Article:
Block Hash

Unique reference for a block

Diagram showing how a block hash is created by hashing the block header.

A block hash (or block ID) is a unique reference for a block in the blockchain.

Every block hash is unique and is determined by the contents of the block. You can therefore use the block hash to search for a specific block in a blockchain explorer. For example:

There's nothing too interesting about these block hashes, as they're ultimately just a random-looking bunch of bytes.

However, you'll notice that all block hashes begin with a bunch of zeros. This is because for a block to be added to the blockchain, a miner must get a hash for their block below the current target value. And if the block hash is below this target value, then the block hash is naturally going to have a bunch of zeros at the start.


How do you create a block hash?

A block hash is created by hashing the block header.

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Block Hash

Create a block hash from a block header.

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Used internally inside raw block headers

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Used externally when searching for blocks on block explorers

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The steps for creating a block hash are as follows:

  1. Construct a block of transactions.
  2. Construct a block header for that block.
  3. HASH256 the block header to get the block hash.
    • HASH256 is shorthand for double SHA-256; you put the block header through the SHA-256 hash function, then put the result through SHA-256 again.


require 'digest'

# ------------
# block header (genesis block)
# ------------
version = "01000000"
previousblock = "0000000000000000000000000000000000000000000000000000000000000000"
merkleroot = "3ba3edfd7a7b12b27ac72c3e67768f617fc81bc3888a51323a9fb8aa4b1e5e4a"
time = "29ab5f49"
bits = "ffff001d"
nonce = "1dac2b7c"

blockheader = version + previousblock + merkleroot + time + bits + nonce

# ---------
# block hash
# ----------

# Note: Don't put the block header in to the hash function as a string.
#       Convert it from hexadecimal to raw bytes first.

# convert hexadecimal string to byte sequence
bytes = [blockheader].pack("H*") # H = hex string (highest byte first), * = multiple bytes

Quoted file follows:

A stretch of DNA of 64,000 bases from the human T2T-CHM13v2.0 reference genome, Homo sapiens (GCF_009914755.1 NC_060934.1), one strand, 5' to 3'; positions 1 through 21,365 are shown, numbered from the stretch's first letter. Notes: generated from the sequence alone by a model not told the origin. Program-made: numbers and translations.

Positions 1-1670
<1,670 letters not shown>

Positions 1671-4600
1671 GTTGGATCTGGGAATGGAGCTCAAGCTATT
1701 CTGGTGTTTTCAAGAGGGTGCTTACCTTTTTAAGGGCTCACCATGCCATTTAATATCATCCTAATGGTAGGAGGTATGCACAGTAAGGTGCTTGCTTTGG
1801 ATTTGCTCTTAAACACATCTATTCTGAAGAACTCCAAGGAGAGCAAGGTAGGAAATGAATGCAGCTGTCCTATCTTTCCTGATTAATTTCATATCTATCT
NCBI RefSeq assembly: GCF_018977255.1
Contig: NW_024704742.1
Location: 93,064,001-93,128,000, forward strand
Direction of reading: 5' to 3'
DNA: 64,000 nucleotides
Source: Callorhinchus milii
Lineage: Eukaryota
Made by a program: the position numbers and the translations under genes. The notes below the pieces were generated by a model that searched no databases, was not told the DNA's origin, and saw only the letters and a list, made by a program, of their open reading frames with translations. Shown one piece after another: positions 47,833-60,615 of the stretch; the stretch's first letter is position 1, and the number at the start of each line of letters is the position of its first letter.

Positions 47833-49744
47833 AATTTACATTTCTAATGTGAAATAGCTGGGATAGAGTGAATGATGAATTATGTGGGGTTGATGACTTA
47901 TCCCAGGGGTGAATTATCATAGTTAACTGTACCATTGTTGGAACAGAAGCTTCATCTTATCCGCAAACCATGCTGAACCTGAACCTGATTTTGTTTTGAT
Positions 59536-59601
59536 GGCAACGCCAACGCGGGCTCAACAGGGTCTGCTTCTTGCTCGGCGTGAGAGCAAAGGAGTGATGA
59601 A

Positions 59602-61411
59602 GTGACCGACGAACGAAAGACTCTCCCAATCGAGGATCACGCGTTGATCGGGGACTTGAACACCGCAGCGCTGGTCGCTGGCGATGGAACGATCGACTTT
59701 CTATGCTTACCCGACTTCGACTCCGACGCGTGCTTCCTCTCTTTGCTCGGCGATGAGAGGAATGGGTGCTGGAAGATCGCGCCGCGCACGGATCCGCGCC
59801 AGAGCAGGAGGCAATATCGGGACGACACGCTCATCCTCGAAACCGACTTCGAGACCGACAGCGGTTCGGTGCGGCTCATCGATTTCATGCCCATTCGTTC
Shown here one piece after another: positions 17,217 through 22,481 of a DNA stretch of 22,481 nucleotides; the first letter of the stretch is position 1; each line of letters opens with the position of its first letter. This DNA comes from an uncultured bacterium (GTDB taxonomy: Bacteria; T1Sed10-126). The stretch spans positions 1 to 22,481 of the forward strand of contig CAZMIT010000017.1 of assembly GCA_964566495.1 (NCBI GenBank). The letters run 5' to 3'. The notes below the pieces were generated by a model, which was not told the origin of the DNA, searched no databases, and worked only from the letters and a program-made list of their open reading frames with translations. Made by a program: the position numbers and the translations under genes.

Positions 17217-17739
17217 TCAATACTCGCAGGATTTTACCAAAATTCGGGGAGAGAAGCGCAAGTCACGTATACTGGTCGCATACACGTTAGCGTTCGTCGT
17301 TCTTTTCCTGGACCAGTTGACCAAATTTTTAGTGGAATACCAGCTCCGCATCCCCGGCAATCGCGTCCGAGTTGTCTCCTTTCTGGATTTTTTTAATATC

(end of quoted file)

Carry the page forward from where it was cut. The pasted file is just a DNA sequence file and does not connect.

# SHA-256 (first round)
hash1 = Digest::SHA256.digest(bytes)

# SHA-256 (second round)
hash2 = Digest::SHA256.digest(hash1)

# convert from byte sequence back to hexadecimal string
blockhash = hash2.unpack("H*")[0]

# print result (natural byte order)
puts blockhash #=> 6fe28c0ab6f1b372c1a6a246ae63f74f931e8365e15a089c68d6190000000000

# print result (reverse byte order)
puts blockhash.scan(/../).reverse.join #=> 000000000019d6689c085ae165831e934ff763ae46a2a6c172b3f1b60a8ce26f

Transactions. You'll notice that you're not directly hashing the transactions inside the block. However, the block header contains a merkle root, which is the hash of the transactions, so the transactions inside the block are part of the block header.

Valid Block Hashes. Not all block hashes will have a bunch of zeros at the start (at first). Miners increment the nonce value in the block header to try and get a block hash that is below the target.

Byte Order. The actual result of hashing the block header will produce a block hash that is in natural byte order. However, when searching for blocks in a blockchain explorer the block hash is in reverse byte order.


Where are block hashes used in bitcoin?

Block hashes are used in two places:

  1. They are used when searching for a specific block in the blockchain.
  2. They are put inside the previous block field of the block header to connect blocks together in the blockchain.
Diagram showing blocks connected together through block hashes in the block header using the previous block field.
Blocks are connected by their block hashes.

So you'll most commonly use block hashes when searching for a specific block on a blockchain explorer, but the previous block field is critically important as it's the glue that holds the blockchain together.


Is the block hash just some bytes or is it a number?

It's both.

Anything that comes out of the SHA-256 hash function is just a bunch of meaningless bytes. But they are unique (for that particular data), so they're perfect for use as a unique reference for some specific data. This allows you to confidently search for and reference previous blocks when building a blockchain.

Again, this is the unique block hash for the genesis block:


The hexadecimal characters you see here are just representing 32 bytes of meaningless data.

However, in bitcoin, during the process of mining these block hashes also get interpreted as numbers. If you convert this block hash from hexadecimal to decimal you get:


By doing this you can check to see if the block hash is below the target, and if it is, the block can be added on to the blockchain.

So it's makes sense to think of the block hash as being a unique number.

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